Each day brings new entries in the "Brown Shoe Diaries." The latest photos from the Belmont Stakes (gr. I) reveal Big Brown was stepped on by Guadalcanal leaving the gate, and that the shoe did not re-set itself during the race as previously thought; the colt ran the entire way with the shoe dislodged and the nail protruding from it.
Even trainer Rick Dutrow, who had a hard time accepting the possibility that the incident hampered the colt, now believes after seeing the photos that it could have been an issue.
In a photo taken by Eliot Schechter (shown below) that originally appeared as part of the Belmont race sequence in The Blood-Horse issue dated June 14, you can clearly see Guadalcanal stepping on the back of Big Brown’s right hind foot as the colt was bearing out into him. A slow motion look at the video of the start shows Big Brown’s head jerk sharply to the left just as he is struck from behind.
Another photo (above left), taken by free-lance photographer Bob Mayberger, shows Big Brown turning into the stretch while being eased by jockey Kent Desormeaux. The shoe is still dislodged just as it was in the original photo taken shortly after the break. So, the colt ran the entire race with a dislodged shoe (that had a bend or turn-down) and the nail still in it.
Hoof specialist Ian McKinlay at first thought the shoe had re-set itself upon impact with the ground during the race, because it was securely attached to the colt’s foot, although slightly spread, when it was removed by blacksmith Alex Leaf after the race. Knowing now that the shoe had not re-set during the race, McKinlay has a different take on it.
“For him to run the entire race with the shoe dislodged and the nail still in, it had to cause some havoc,” McKinlay said. “My wife had the best analogy. She said it’s like losing the heel on one of your shoes. You’ve now basically got two totally different shoes, and yes you can get along, but you have to change the way you walk. It’s just another thing to confuse him that day. You’d figure that nail would have fallen off early. Probably, when he was walking back on that hard going is when it re-set.”
Mike Iavarone, co-president of IEAH Stables, firmly believes Mayberger’s photo is conclusive proof that the dislodged shoe was the main cause of Big Brown’s performance.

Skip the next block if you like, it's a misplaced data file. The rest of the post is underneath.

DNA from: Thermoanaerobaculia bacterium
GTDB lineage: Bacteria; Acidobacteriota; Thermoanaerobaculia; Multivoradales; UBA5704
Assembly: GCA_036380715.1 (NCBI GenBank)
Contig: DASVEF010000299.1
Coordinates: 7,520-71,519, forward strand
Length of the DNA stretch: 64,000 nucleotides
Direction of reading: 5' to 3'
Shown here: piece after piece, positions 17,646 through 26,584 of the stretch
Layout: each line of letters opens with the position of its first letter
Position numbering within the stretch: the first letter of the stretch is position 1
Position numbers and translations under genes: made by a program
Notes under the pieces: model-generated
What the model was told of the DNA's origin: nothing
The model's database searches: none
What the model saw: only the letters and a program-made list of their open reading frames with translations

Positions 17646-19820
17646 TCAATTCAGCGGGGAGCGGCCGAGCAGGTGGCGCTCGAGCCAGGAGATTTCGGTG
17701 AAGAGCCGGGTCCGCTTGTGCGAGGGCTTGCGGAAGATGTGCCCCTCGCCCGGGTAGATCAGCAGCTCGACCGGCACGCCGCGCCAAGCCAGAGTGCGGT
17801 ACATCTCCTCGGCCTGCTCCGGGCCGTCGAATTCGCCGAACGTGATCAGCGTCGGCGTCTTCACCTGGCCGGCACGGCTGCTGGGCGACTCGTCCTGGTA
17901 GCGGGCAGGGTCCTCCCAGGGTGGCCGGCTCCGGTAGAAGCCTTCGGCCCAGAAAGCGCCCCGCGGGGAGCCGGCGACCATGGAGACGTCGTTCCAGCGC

“This is unbelievable,” he said after seeing the photo. “Now it’s a different game. I spoke to Ian and he thinks now that the horse had the shoe pulled off coming out of the starting gate. He stepped back down on it, bent the nail, so it remained lodged in the shoe, but didn’t go back into the same hole. He ran around on it, then got onto the pavement and re-set the shoe. Ian originally thought the nail would have broken off, and if anything, he would have just run on a loose, wobbly cleat, which was a problem in his eyes anyway. I just talked to Rick about it and after seeing the photos for the first time he’s now starting to change his outlook on it, too.”
“I saw the pictures and there's no way I can rule out the possibility that it hampered the horse," Dutrow said. "It's extremely possible that it bothered this horse. Two things I don't get. Right after the race I was all over the horse, and the only thing I saw was that back shoe had spread a little bit. As I walked back I called the blacksmith and said I need to take this back shoe off. He walked sound on it in the test barn and after we took the shoe off. The blacksmith even had to use his tools to pry the shoe off. And the jock said he didn't feel anything, so this is too much for me to handle. But now that I've seen the pictures I have to keep an open mind to it. The pictures don't lie. The bottom line is, tomorrow is another day."
Click here for a slideshow of Big Brown's Belmont shoe problems.